Why the metaverse is challenging our notions of privacy

A young person wears a virtual reality set: The metaverse means people's lives are no longer just online or offline, physical or virtual.

The metaverse means people's lives are no longer just online or offline, physical or virtual. Image: Unsplash/UK Black Tech

Adrian Kuenzler
Professor of Competition and Intellectual Property Law, University of Zurich
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  • As metaverse spaces evolve, vast amounts of data are being collected in the background on increasing and more detailed aspects of our lives.
  • In tandem, the proliferation of privacy laws based on binary notions of being public or private has meant increasing privacy notices that users are at risk of not reading.
  • Privacy laws weren’t built for the current merging of physical and digital spaces and must adapt to protect contextual integrity of users.

Current forms of the metaverse are emerging as evolving digital environments where an ever-growing share of people’s lives, labour, leisure time and relationships are spent online – in a parallel space of existence that connects our physical and digital economies and societies.

With such an advanced reality unfolding, many of the advantages of the internet will grow but the metaverse also makes learning about and tracking people through their digital activity more prevalent, to the extent that vast amounts of data are gathered and collated in the background.

This form of digitization gives rise to mounting challenges regarding data protection and privacy because today’s privacy laws were built for physical filing cabinets, brought up-to-date for the internet. Applying them to a virtual society offering users a persistent, live and synchronous experience requires a profound reconsideration of some existing theories and concepts.

Most privacy laws worldwide are built on the assumption that individuals must choose to be private or public. As a result, privacy laws require that individuals know how their data is employed, by whom and for what purposes. The past decades have seen such requirements accelerate with an increasing catalogue of details that organizations must communicate to customers. This development could lead to individuals being given scores of privacy notices explaining how users’ data is employed and discouraging even the most privacy-conscious individuals from attempting to read them in the first place.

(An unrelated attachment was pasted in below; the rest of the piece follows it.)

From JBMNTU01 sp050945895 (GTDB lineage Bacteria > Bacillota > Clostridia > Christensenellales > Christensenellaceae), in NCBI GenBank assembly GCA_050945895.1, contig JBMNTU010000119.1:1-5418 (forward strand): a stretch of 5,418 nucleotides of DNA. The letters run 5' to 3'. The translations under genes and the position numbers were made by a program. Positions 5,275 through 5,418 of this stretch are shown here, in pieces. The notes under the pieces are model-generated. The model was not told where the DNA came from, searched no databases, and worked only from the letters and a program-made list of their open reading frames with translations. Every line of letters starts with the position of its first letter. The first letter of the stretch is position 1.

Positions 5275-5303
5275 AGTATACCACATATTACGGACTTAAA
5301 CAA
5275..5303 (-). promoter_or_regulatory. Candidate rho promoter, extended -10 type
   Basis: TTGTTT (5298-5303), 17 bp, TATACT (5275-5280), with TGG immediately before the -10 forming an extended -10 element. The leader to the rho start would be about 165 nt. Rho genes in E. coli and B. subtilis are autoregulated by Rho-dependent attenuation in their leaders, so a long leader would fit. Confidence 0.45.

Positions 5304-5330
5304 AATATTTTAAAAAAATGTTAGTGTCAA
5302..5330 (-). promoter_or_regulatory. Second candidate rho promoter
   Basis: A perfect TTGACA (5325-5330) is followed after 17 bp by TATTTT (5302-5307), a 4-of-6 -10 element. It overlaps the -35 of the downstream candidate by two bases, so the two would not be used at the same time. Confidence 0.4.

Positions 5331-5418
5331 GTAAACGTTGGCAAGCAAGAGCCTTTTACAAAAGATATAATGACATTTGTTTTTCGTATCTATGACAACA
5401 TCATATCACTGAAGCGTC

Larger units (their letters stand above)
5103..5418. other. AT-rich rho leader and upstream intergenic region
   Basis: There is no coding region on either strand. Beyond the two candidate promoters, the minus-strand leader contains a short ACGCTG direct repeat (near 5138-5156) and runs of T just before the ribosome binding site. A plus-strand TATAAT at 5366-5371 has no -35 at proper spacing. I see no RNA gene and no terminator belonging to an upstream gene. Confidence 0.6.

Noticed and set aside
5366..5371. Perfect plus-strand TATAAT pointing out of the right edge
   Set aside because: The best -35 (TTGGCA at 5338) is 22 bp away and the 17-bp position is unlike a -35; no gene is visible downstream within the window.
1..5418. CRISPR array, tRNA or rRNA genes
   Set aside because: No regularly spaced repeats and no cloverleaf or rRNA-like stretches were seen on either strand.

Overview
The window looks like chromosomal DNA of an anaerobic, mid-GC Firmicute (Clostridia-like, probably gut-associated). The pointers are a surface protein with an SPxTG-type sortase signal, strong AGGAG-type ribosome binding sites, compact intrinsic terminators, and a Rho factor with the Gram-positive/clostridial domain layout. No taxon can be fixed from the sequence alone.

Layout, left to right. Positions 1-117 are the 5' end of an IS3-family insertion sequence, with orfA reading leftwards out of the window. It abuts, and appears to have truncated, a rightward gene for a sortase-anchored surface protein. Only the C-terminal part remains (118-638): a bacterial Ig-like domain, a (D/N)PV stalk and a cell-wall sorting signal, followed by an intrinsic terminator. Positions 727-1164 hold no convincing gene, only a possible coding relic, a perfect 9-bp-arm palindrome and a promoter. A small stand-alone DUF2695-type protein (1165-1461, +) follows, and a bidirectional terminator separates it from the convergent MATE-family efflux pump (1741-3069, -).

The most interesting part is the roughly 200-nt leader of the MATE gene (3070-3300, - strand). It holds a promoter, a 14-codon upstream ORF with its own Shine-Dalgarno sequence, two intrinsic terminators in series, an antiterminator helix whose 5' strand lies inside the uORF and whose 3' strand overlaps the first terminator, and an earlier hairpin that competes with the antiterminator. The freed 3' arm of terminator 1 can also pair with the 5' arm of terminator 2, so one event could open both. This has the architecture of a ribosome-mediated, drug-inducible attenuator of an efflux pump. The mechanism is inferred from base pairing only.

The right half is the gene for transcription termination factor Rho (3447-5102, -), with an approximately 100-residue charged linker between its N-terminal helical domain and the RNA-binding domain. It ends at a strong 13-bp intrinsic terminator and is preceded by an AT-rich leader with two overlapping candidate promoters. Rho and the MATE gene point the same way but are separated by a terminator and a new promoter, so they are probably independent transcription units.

This paradigm needs rethinking in the metaverse for various reasons. Increasingly, individuals’ identities are no longer merely offline or online – physical or virtual. Instead, they persist in both (or many) worlds, where consumers may do one thing in the physical space e.g. buy a Lionel Messi shirt, which might help them get a digital copy or the right to a virtual simulacrum e.g. non-fungible token (NFT); conversely, stumbling on a digital version of a product might prompt a customer to buy its physical counterpart.

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Beyond access to content

These experiences can meld together in the metaverse and lead to new ones. For example, a tennis fan can use virtual reality to re-experience a moment from their favourite game, captured and reproduced online, to see if they can make the same shot as their favourite player.

However, where information sharing and connections in the online space may complement or supplement in-real-life encounters, and a person’s virtual identity impacts their social acceptance, users must be able to manage, not just limit, information flows based on target groups and audiences.